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Shell Case Shows Failure of Nigerian Judiciary

Waibite Amazi, a fisherman in Nigeria's troubled oil-rich delta region, spreads out his net outside his homestead, Nigeria. Farming and fishing is the main source of livelihood for the impoverished, rural population here. Courtesy: Dulue Mbachu/IRIN

LAGOS, Nigeria, Jan 31 2013 (IPS) - The decision by The Hague over Shell’s liability for polluting in the Niger Delta shows that justice is possible – but it is extremely hard to achieve if you are taking on a massive multinational, says Amnesty International’s Africa programme director Audrey Gaughran.

While The Hague dismissed most of the landmark case brought by the four Nigerian farmers and environmental pressure group, Friends of the Earth, against a subsidiary of international oil giant Royal Dutch Shell, the judges ordered Shell Nigeria to compensate one farmer for breach of duty of care.

Shell’s Nigerian subsidiary, Shell Petroleum Development Company, is the largest oil and gas company in Nigeria, Africa’s top energy producer, which produces more than one million barrels of oil per day.

The Nigerian farmers and Friends of the Earth filed the suit in 2008 in The Hague, where Shell has its joint global headquarters, seeking unspecified reparations for lost income from contaminated land and waterways in the petroleum-rich Niger Delta.

One of the farmers, Friday Alfred Akpan, from Ikot Ada Udo village, had complained that the oil leakage in his community had destroyed his 47 fishponds. He said the destruction of the ponds had resulted in his inability to fend for his family.

The pollution was a result of oil spills in 2004, 2005 and 2007, the complainants said.

The Niger Delta, which accounts for 50 percent of this West African nation’s oil exports, has about 31 million inhabitants. Farming and fishing is the main source of livelihood for the impoverished, rural population here.

According to AFP, the Dutch arm of Friends of the Earth welcomed the one compensation order but was stunned to have lost the other cases.

“Clearly it’s good news that one of the plaintiffs in this case managed to clamber over all the obstacles to something approaching justice,” Gaughran told IPS from Lagos on Wednesday, Jan. 30.

“Given the really serious difficulties of bringing these cases at all, the significance of today’s ruling is that one plaintiff prevailed and will get damages.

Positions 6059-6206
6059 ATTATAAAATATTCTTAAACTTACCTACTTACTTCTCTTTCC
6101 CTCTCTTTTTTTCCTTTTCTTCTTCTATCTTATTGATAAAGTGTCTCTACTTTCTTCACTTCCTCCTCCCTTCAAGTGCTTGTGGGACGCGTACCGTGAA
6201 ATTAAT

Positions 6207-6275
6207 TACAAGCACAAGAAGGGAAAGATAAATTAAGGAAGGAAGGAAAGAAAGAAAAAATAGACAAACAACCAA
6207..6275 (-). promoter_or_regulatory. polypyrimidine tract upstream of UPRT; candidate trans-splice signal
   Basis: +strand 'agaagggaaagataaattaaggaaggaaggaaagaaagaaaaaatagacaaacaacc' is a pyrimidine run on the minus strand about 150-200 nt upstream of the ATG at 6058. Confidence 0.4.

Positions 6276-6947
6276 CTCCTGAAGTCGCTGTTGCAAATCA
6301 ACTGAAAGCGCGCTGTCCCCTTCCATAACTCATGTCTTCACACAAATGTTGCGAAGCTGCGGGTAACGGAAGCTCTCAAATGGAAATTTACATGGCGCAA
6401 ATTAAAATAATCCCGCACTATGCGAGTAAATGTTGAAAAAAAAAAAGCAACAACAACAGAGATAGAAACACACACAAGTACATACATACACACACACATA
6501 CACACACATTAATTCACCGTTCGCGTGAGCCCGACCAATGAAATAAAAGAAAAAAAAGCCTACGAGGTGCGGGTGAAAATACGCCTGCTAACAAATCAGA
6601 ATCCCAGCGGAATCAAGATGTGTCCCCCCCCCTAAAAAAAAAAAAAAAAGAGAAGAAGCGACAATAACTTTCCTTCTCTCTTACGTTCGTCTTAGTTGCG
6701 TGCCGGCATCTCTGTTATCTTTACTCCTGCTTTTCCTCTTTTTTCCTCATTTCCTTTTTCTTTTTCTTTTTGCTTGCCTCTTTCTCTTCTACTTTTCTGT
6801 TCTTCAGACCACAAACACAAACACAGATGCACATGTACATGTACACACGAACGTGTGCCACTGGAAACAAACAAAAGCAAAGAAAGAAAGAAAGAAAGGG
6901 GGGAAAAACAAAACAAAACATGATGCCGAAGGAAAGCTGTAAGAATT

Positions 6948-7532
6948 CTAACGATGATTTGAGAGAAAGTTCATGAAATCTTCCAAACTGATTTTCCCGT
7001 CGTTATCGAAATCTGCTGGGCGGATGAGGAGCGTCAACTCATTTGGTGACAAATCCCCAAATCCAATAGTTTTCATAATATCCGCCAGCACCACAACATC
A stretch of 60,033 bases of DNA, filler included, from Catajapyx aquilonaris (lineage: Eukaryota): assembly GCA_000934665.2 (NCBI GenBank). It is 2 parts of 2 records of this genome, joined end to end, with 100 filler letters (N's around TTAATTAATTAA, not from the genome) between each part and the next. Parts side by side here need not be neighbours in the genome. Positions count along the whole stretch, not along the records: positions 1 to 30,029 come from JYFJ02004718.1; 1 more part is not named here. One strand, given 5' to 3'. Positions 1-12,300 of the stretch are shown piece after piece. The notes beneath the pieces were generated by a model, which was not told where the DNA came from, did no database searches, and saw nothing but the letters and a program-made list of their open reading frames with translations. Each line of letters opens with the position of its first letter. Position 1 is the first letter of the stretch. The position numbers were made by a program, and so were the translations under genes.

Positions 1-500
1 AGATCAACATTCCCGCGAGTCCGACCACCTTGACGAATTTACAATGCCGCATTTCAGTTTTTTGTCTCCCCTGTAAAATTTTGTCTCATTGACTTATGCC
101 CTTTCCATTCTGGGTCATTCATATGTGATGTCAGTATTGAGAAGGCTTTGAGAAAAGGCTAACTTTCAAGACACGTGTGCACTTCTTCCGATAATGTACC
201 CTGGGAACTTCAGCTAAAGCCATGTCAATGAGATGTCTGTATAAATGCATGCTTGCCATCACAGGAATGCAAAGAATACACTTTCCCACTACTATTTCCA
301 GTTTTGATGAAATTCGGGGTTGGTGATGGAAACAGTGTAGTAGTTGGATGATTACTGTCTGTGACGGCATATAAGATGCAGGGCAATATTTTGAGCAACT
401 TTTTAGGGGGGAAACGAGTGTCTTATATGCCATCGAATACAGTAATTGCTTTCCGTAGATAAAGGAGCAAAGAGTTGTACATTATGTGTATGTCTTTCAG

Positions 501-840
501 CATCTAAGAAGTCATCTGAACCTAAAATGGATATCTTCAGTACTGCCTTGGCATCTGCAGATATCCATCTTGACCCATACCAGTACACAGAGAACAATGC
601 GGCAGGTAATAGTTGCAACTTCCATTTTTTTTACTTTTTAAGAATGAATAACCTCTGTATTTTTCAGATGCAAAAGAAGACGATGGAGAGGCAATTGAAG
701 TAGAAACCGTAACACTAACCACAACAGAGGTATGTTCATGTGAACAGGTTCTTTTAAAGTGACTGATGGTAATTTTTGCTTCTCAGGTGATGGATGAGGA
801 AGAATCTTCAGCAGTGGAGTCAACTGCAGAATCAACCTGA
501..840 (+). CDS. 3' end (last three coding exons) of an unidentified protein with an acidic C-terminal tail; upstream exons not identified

“However, the fact that the other plaintiffs’ claims were dismissed underscores the very serious obstacles people from the Niger Delta face in accessing justice when their lives have been destroyed by oil pollution.

“It is clear that governments need to look at the formidable obstacles claimants face, especially when taking massive oil companies to court,” he said.

Wale Fapohunda, a commissioner with the National Human Rights Commission in Lagos, told IPS that the fact that the case was filed in The Hague showed a lack of faith in the Nigerian judicial system which is plagued by corruption.

“We need to focus and ensure that our own justice system is able to respond to human rights violations, particularly when they are committed by multinationals against citizens,” said Fapohunda, who is also a managing partner of the Legal Resources Consortium and the former secretary of the Presidential Commission on the Reform of the Administration of Justice in Nigeria.

“The trend now is that because victims in the region are often intimidated by the multinationals who believe they are close to our justice system, affected persons in the region will continue to find justice outside our shores, and that is bad for us,” said Fapohunda, who is also on the international advisory board of Penal Reform International.

Lawrence Quaker of Human Rights Law Services, Lagos, said the case as a good example of how Nigerians are beginning seek international justice amid the failure of the country’s judiciary.

“The filing of the case in The Hague shows that some people are losing confidence in the Nigerian judiciary and are going outside to seek redress. An example is the conviction of former Delta State Governor James Ibori in the United Kingdom.” In April, Ibori was convicted of fraud for allegedly stealing almost 77 million dollars intended for Nigeria’s poor. Prior to the case, Ibori had been tried in Nigeria on the same charges and had been found not guilty.

“It shows that the judiciary abroad is not biased and we can take cases against companies to their motherland for adjudication and get a fair hearing,” Quaker told IPS.

Shell hailed the judgment as a victory. Castelain was quoted by AFP as saying: “We are very pleased by the ruling of the court today. It’s clear that both the parent company, Royal Dutch Shell, as well as the local venture … has been proven right.”


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  • zlop

    Those who pay and compromise the Judges, call the Verdict.

z's pub